I was already thinking about what I MOST want to focus on while sewing this year, but reviewing my 2023 makes really got me thinking.
Sewing with a FOCUS rather than a goal has given me a much better selection of finished garments that are my first choice when getting dressed. That satisfaction is motivation to keep doing what I’m doing and sew based on habits that come from what I BELIEVE about sewing, rather than with some arbitrary list in mind.
My Sewing Philosophy
I want my clothes to fit me. I also want them to SUIT me. They should be made for the body I have today, not my “dream” body or imaginary size. And they should reflect the person I am inside, in addition to fitting me well on the outside.
I want to feel good about how my clothes are made. I want to feel good about what they’re made from. My garments should be made in a way that is ethical, sustainable, logical, reasonable. I would prefer fewer garments made with a thought to using less & caring for resources over lots of clothes that are disposable. And I want to use fibers that have a considerate manufacturing history.
I want to feel proud of what I make. I want to feel excited about what I wear. My handmade garments should be the BEST quality garments in my wardrobe, the ones with the most care given to their construction. I want to reach first for the things I’ve made myself because those are the clothes I feel most myself when I wear them, and which best reflect my heart and spirit to the outside world.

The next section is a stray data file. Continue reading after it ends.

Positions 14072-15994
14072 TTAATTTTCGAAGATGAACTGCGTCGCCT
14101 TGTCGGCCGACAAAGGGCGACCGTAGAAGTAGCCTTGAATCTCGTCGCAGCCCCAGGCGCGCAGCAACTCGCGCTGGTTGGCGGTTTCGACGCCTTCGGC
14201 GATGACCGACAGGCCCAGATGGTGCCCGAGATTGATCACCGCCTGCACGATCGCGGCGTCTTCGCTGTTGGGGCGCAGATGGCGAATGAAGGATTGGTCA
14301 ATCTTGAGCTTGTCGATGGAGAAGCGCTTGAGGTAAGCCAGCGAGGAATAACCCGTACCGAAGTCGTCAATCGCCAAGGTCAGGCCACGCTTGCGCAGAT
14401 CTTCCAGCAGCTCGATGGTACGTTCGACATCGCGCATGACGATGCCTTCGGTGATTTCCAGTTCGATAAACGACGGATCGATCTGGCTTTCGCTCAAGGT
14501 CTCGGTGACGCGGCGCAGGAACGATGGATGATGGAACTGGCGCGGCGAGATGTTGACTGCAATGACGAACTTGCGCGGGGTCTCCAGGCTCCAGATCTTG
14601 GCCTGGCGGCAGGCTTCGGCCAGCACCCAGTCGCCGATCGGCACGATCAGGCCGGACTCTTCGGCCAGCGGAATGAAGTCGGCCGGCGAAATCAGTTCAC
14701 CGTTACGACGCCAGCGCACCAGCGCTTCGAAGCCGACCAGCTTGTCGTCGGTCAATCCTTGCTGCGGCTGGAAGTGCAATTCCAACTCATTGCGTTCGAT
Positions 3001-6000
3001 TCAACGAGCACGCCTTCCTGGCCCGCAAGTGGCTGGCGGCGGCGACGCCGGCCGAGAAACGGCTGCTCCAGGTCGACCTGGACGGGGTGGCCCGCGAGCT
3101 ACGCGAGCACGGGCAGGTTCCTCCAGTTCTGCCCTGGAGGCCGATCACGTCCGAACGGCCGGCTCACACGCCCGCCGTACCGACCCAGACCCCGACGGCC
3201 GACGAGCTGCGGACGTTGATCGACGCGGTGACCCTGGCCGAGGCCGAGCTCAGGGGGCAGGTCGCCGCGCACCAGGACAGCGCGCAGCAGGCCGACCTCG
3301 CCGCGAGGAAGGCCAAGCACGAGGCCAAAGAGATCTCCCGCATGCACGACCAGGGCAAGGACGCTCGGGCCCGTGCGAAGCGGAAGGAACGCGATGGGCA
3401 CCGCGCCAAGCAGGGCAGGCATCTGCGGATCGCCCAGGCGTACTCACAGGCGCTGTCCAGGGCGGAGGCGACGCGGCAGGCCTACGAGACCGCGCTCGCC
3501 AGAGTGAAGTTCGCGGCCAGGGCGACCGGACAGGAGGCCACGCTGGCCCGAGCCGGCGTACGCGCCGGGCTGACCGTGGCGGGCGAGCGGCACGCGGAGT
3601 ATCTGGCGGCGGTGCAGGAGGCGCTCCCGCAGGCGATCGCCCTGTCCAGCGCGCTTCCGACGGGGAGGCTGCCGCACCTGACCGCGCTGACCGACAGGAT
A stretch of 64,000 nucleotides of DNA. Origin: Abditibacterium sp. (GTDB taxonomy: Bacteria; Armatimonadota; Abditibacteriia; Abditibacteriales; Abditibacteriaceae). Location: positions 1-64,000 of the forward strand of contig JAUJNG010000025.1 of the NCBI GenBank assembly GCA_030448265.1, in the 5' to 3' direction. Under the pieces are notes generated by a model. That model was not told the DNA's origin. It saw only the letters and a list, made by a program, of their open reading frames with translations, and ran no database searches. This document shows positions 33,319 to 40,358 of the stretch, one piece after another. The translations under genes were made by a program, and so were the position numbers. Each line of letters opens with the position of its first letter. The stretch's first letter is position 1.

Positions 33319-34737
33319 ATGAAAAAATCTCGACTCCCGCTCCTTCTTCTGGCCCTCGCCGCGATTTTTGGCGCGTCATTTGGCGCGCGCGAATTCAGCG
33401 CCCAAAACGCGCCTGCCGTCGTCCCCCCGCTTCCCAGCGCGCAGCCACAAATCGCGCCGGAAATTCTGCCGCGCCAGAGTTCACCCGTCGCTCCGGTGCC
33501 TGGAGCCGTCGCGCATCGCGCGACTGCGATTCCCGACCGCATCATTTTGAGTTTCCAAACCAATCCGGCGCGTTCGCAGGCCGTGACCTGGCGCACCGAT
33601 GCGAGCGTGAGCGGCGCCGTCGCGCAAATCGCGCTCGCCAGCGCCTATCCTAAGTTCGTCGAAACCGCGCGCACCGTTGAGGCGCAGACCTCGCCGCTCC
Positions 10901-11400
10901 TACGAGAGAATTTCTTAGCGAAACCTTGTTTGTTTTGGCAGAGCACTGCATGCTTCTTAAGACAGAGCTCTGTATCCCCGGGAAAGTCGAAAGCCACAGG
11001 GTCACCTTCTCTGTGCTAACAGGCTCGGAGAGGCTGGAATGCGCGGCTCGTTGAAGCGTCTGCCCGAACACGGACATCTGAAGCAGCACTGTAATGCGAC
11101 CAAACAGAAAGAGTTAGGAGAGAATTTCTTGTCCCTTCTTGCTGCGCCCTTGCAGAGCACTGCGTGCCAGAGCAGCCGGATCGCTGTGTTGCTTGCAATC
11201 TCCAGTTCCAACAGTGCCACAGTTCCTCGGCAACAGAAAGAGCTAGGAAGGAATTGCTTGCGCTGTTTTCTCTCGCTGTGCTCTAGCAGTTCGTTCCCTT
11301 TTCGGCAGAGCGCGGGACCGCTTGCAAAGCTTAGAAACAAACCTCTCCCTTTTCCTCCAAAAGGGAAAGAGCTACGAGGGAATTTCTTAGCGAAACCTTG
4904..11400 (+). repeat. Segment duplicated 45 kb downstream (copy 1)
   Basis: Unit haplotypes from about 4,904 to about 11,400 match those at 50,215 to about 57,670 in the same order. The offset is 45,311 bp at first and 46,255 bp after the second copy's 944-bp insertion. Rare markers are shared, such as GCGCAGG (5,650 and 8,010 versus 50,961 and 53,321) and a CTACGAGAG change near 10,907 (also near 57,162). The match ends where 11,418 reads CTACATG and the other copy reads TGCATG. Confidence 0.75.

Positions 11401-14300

My Sewing Habits
From that very philosophy, I’ve developed some sewing habits. I think I considered them “techniques” for a long time, but I see them more currently as habits, something I do over and over because I know that the more I do it, the better my results will be.
I sew by chapter. I divide each sewing project up into various tasks, so that I never feel overwhelmed by the size of the total project. I work on each “chapter,” and when that’s finished, I give myself a little bump on the shoulder, Breakfast Club-style, because each stage can be celebrated. This helps me work in smaller chunks of time without going too hard on myself when my schedule won’t permit me to sew flat-out.
I sew in batches. When I know I have more than one garment that I want to accomplish, I may do ALL the cutting at once, and then ALL the interfacing, then ALL the major seams. This way, I can move projects ahead without having to choose a first or favorite. If I have a stack of garments all different colors, I may arrange the order of sewing so that all the garments with white serger thread go first, then the ones with black serger thread, then the ones with navy serger thread, and so on. This eliminates the “lost” time of changing thread color in between projects that might bog me down with perfectionism or smaller details.